Your first job search post-college graduation can be exciting – but also a bit daunting. This may be your first professional gig – the job that sets the tone for your working career. It’s tricky to know what your resume is supposed to look like, and what you should include and omit. Here are four tips to break it down and make it easier and less intimidating.
1. Start with your resume.
This is your first mode of communication with your potential new employer and you want to make a positive impression. Your resume should be easy-to-read and well organized. Put your name and contact information clearly at the top. Your education including school, degree and graduation comes next – followed by your work experience. If you had an internship that relates to the job you are applying to, it’s fine to list it before your work experience. I recommend starting with your basic resume and customizing it for each job you submit it to. Be sure you have perfect spelling and grammar – it’s always a good idea to have a friend review your resume for you.
2. Make yourself competitive.
New grads don’t typically have extensive work experience, so it’s important to emphasize your strengths and potential and show that you are well rounded. Things like internships are important and can give you a competitive edge. If your GPA is impressive, list it! If you were involved in extracurriculars, note them. Volunteer experience is important to highlight, especially if it relates to the job or industry you are applying to. Be sure to include any work experience even if it doesn’t relate directly to your target job. Showing you held a job, especially for an extended period, demonstrates you are reliable, dependable and a hard worker. Foreign language skills are highly desirable, so include them on your resume and note your level of fluency. This can be especially valuable when applying for a job with a global presence.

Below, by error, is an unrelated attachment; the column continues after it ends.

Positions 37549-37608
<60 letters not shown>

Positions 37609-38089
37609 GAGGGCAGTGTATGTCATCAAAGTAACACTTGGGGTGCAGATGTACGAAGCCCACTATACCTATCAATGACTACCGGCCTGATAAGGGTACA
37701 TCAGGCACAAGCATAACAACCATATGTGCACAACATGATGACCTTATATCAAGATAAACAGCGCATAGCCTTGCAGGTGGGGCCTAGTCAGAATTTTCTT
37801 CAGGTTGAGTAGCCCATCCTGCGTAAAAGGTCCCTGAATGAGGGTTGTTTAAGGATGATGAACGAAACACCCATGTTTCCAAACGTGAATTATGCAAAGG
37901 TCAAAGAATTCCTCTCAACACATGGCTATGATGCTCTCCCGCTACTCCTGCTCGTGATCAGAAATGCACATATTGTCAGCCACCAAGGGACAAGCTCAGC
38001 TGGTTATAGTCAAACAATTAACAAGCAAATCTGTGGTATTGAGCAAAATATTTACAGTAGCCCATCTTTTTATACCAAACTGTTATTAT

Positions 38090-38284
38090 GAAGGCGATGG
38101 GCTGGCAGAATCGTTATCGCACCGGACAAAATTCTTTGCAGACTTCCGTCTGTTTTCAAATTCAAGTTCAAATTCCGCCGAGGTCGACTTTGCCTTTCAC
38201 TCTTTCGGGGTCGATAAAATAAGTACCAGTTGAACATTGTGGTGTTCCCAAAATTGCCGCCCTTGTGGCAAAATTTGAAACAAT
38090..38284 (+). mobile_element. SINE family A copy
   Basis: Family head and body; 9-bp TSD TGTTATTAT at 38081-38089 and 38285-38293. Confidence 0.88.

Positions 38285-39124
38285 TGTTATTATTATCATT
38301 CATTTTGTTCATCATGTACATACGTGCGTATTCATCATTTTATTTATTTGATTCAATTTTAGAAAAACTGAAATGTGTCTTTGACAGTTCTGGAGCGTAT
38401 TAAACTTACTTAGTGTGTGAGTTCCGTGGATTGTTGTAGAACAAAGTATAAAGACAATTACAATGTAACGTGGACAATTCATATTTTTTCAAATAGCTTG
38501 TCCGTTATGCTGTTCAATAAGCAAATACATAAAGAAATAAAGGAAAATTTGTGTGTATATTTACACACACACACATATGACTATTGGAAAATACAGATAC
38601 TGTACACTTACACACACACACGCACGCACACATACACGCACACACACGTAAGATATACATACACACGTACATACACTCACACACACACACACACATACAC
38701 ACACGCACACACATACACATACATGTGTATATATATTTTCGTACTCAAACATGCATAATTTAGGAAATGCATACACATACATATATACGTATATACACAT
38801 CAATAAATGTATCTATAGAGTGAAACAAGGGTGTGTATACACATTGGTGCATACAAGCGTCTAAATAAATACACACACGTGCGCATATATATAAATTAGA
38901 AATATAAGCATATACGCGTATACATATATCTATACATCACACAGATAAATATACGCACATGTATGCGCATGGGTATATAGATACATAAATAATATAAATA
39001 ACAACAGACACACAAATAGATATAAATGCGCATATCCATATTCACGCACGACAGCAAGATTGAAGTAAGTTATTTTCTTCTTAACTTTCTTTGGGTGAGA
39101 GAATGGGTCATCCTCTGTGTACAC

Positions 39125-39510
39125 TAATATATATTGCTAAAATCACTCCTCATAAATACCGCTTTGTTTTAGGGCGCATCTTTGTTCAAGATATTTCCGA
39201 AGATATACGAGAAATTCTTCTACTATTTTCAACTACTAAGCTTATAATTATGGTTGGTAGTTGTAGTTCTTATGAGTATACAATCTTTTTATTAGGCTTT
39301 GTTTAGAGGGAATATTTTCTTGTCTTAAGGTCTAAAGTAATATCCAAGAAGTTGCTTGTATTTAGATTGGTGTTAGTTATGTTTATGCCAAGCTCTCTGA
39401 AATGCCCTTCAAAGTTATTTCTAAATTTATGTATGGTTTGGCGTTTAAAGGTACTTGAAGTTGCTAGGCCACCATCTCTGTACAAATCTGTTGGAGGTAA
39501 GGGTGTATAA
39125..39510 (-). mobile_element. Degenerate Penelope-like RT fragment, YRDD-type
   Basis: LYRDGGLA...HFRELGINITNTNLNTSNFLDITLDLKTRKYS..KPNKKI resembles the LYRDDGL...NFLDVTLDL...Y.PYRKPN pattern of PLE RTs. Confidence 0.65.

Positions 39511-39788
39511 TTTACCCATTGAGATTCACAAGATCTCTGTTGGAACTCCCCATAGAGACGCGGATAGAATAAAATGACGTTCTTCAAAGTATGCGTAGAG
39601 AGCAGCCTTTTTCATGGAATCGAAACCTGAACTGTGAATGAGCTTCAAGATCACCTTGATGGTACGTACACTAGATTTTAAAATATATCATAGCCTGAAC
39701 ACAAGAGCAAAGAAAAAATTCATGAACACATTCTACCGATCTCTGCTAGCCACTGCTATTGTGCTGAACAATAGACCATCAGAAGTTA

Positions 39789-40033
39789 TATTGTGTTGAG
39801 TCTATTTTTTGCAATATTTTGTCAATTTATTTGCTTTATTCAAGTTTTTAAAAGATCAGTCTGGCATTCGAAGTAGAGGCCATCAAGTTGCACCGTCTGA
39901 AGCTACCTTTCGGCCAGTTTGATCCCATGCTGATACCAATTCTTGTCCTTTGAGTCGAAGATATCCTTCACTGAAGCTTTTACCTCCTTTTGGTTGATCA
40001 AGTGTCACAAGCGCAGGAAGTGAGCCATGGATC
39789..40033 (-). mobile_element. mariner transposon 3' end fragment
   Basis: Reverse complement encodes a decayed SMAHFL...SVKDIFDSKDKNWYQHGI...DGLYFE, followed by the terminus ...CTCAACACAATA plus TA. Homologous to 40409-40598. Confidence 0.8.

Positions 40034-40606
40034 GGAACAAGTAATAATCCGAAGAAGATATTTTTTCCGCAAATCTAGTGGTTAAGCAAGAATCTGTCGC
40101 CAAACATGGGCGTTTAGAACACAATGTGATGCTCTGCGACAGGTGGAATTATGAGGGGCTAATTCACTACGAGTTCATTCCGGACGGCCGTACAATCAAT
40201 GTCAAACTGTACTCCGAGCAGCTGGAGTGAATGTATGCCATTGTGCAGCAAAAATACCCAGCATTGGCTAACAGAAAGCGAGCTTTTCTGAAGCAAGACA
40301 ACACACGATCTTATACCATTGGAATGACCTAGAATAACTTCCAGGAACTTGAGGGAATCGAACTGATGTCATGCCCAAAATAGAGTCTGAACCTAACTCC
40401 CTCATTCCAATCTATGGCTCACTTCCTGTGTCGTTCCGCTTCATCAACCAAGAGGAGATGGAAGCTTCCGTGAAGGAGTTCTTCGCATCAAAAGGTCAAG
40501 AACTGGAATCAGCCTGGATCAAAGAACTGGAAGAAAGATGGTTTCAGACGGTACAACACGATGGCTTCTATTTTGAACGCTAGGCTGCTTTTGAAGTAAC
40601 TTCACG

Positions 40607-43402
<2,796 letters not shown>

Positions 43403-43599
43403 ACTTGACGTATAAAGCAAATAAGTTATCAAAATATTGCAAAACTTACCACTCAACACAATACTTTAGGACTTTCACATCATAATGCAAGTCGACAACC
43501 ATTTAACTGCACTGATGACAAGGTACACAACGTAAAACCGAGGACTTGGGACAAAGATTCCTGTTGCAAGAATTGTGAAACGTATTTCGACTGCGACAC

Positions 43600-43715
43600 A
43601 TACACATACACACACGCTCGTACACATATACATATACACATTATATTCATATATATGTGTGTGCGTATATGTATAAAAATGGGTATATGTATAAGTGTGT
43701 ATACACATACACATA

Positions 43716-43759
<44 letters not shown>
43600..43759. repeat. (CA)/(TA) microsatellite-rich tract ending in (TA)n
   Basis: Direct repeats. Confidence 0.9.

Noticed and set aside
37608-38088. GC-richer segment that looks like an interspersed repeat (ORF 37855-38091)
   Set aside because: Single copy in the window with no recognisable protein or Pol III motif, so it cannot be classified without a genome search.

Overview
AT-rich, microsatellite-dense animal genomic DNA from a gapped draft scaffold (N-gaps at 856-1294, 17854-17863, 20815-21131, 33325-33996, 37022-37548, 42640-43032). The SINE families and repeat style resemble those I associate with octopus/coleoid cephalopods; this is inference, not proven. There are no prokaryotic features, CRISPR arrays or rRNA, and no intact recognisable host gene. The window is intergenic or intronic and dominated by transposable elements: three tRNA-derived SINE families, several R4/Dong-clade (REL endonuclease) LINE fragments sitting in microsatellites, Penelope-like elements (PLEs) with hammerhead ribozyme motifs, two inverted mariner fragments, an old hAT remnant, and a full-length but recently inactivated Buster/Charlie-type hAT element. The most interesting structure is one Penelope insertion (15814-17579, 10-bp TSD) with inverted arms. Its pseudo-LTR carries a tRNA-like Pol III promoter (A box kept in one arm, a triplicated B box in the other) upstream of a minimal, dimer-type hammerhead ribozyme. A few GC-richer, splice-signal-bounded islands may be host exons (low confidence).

3. A few no-nos.
Unless you have been working at a job or company since high school, and are still there, avoid including high school information on your post-college resume. A resume usually starts around the time you entered college and while you may have done a few noteworthy things in high school, they are now outdated.
At this stage especially, your “Career Objective” is pretty much to find a job. The space for that can be better used for a software skills section or to highlight things you’ve done on your own time, like coding.
Whatever you do, don’t lie! It’s ok to emphasize what you did and to “humble brag” a bit, but don’t inflate your GPA or overstate your responsibilities at that internship. The world is small and chances are, your future employer will find out.
4. You backpacked around Asia for 6 months…
It’s ok not to have a lot of professional experience at this stage – most people don’t. Given that, showing aspects of yourself through life’s experiences is a great addition. If you studied abroad, list the classes you took. If you traveled extensively on your own, note of it under a “hobbies” section at the bottom.
Take your post-college resume creation one step at a time – ask for guidance from a trusted family member or mentor, and believe in yourself. With that, you will create a resume that represents who you are as a person and potential employee.
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